Nov 25 2007

CityView: Raven and Jason

Raven and Jason is a Globe and Mail documentary about a couple living under horrific conditions in Vancouver’s Downtown Eastside (Thanks to Beyond Robson for the link).

The documentary shows their lives intimately, including scenes of them shooting up drugs. The exercise clearly gives them little pleasure, other than deadening their senses to their plight.

The documentary brought to mind a recent Economist article highlighting some experimental research that poked a big hole in the longstanding theory of drug addiction. The research implied environment had far more to do with addiction than the drug itself.

Oft-quoted studies on individual rats in little empty cages showed that when given a choice between cocaine-laced water and regular water, the rats invariably chose the toxic water.

But in the study highlighted in the Economist, rats living amongst their kin in spacious and stimulating environments (essentially Vancouver’s West End for rats) almost always rejected the drugged water.

Even a group of rats fed drugs to create dependency rejected the poison when later given the opportunity, despite the discomfort of withdrawal.

Given the despair of the Downtown Eastside, it’s certainly easy to see how the Economist study would apply.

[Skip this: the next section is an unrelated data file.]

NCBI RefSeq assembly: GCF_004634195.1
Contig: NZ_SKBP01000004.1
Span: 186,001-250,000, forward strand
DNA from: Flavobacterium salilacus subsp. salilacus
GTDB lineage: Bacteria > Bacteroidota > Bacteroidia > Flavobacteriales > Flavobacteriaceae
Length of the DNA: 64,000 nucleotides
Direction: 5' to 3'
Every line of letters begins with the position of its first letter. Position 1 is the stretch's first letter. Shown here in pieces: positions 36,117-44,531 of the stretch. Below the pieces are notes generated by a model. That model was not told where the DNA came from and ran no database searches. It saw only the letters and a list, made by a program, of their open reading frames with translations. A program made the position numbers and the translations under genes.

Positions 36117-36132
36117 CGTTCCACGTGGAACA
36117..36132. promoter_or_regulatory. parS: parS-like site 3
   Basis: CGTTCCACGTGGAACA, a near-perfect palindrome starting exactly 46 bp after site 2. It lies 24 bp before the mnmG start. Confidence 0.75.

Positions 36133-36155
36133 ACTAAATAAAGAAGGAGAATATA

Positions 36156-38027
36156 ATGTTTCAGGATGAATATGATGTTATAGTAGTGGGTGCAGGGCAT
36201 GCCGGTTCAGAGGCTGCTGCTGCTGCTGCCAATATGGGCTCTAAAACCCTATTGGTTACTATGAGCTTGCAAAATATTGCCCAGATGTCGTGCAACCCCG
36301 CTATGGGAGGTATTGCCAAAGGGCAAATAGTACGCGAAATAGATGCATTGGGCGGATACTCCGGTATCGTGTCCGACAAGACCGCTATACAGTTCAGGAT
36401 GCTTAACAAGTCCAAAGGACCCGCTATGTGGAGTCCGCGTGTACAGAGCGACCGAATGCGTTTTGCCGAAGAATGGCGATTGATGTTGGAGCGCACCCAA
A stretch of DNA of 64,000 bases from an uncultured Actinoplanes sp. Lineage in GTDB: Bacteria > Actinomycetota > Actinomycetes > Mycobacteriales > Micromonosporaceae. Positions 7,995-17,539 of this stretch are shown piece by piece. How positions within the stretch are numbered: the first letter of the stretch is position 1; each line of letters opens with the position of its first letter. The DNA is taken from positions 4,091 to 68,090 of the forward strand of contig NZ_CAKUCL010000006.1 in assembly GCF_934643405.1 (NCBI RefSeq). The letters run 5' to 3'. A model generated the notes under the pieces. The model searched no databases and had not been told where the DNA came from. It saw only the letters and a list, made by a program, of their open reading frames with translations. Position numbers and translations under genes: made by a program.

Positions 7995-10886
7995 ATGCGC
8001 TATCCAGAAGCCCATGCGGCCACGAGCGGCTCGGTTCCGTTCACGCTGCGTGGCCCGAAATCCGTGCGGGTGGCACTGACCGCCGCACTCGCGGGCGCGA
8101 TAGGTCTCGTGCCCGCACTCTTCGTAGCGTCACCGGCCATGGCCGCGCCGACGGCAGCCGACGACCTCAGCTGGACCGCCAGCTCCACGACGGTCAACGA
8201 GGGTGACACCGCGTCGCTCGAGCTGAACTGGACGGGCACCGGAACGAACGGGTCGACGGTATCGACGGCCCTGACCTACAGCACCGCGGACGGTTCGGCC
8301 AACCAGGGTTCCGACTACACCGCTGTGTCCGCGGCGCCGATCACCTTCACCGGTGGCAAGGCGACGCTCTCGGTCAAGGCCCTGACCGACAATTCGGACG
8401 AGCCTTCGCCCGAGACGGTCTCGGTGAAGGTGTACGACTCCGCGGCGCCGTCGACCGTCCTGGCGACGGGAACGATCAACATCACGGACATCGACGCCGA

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3 responses so far

3 Responses to “CityView: Raven and Jason”

  1. on 26 Nov 2007 at 1:17 am

    Environmental Determinism is a tricky subject. Obviously however, nobody wants the DTES to be the way it is. The failure of the war on drugs is no more apparent than here. The police are failing to stop the big players, harm reduction is under attack from neo-conservative feds, prevention is missing, and treatment is severely underfunded and subject to NIMBYism.

  2. on 27 Nov 2007 at 3:01 am

    I wish you would include the link to the economist article.

  3. on 27 Nov 2007 at 3:33 am

    If I had the link, I would have put it in. I have a subscription to the Economist and happened to read the article sometime in October or November (that should narrow it down). Now I’m having trouble finding it. But there’s a related article from the Economist here: (

    If I do happen to find the article again, I’ll be sure to post a link if there’s an online version.

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